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Interior Alaska students create warm welcome for new kids

March 31, 2018

In this March 20, 2018 photo, videographer Tyson Paris-Hansen records students in a 6th grade science class working on a project in the hall at North Pole Middle School in North Pole, Alaska, as filming takes place for use in Fairbanks North Star Borough School District new student welcome videos. The videos are a few minutes long. They show what the schools look like, the principals, classes in action and interviews with students and staff who point out certain aspects of the schools. (Eric Engman/Fairbanks Daily News-Miner via AP)

NORTH POLE, Alaska (AP) — Abby Creer knows what it is like to be the new kid at school.

Her dad is in the military and she has moved around a lot: from Utah to Washington to Texas to Alaska and back to Texas, Washington and Alaska.

“Even thought it’s scary, you meet new friends,” she said.

The seventh-grader at North Pole Middle School is helping with a project to make other new students feel more welcome. Schools are creating welcome videos and posting them on their websites. Videos have been created for Arctic Light, Hunter, Joy, Ladd and Nordale elementary schools, and production is underway for four more videos at the North Pole Middle School, North Pole High School, Ben Eielson Junior/Senior High School and Fairbanks Building Educational Success Together, or BEST, a homeschool program. In the fall, production will begin at an additional six elementary schools.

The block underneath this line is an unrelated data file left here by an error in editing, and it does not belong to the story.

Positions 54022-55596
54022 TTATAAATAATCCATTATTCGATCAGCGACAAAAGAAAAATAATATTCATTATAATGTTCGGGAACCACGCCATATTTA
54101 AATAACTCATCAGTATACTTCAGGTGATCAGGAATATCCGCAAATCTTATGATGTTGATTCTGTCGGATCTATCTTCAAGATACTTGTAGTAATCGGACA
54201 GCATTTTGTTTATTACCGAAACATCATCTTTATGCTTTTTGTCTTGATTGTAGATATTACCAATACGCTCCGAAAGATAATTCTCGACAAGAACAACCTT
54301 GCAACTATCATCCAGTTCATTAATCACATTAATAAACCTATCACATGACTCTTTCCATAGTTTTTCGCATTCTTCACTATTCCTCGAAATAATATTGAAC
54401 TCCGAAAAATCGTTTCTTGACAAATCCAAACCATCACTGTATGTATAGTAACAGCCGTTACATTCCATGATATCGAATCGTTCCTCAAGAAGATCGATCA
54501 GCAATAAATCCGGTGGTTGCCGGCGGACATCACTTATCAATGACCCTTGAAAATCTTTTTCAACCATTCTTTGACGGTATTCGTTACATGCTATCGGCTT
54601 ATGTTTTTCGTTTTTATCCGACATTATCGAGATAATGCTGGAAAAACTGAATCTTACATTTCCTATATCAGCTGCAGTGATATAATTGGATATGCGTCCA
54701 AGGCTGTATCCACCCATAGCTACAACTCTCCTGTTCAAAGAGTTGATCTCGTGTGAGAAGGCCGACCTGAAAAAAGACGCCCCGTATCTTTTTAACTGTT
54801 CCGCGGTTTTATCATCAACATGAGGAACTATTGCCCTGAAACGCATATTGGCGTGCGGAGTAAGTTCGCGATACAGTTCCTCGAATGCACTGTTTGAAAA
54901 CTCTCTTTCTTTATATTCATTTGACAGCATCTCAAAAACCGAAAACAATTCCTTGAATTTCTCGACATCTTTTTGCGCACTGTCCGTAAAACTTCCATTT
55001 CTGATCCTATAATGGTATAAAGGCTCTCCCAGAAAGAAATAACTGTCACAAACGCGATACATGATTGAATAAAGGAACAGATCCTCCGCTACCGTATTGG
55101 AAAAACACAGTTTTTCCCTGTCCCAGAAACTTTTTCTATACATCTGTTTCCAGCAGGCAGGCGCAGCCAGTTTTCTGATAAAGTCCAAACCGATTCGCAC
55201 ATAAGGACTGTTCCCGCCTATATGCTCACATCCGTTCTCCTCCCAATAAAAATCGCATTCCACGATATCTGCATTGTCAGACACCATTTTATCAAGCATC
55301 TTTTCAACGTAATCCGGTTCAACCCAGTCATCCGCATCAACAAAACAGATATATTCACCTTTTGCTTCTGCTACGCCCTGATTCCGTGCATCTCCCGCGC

Heather Rauenhorst, executive director of Communications, Development, and Engagement for the Fairbanks North Star Borough School District, is heading up the project. Most of the funding is coming from a $1.5 million federal grant aimed at providing extra social-emotional supports for an influx of military-connected students who will be joining the school district in the coming years.

The grant is being doled out over five years and involves more than making welcome videos, which are being filmed and edited by self-employed videographer Tyson Paris-Hansen at a cost of about $700 per school.

Rauenhorst is hoping the videos will help students adjust to their new environments.

“We thought if we had current students tell what they had experienced as newcomers, it would help incoming students feel more prepared,” she said.

The videos are a few minutes long. They show what the schools look like, the principals, classes in action and interviews with students and staff who point out certain aspects of the schools.

On the video for Nordale Elementary School, students talked about kindness and perseverance.

Paris-Hansen brought his camera into North Pole Middle School last week. Seventh-grader Wesley Seawright said he thinks it’s important to point out that the school has a pool.

Coming from Texas, Seawright thought Alaska would be cold all year long. He also decided to clear up that misconception.

“It’s cold during the winter and it’s a long winter,” he said, holding a microphone and looking into Paris-Hansen’s camera. “During the summer, it’s kind of like Colorado.”

His tips for preparing for winter included getting good gear, especially a face mask and goggles for making snow caves and for snowball fights.

Seawright said he encourages new students to be brave, introduce themselves to others and make new friends. North Pole Middle School was easy to adjust to, he said.

“It’s one of the most social and kind schools that I have been to,” Seawright said.

Creer talked about how fun it is in Alaska to get outdoors fishing, skiing, hiking or riding four-wheelers.

Her advice to new students was also to be brave.

“You can’t be scared of what the kids might think of you,” she said. “You just have to go for it.”

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Information from: Fairbanks (Alaska) Daily News-Miner, http://www.newsminer.com

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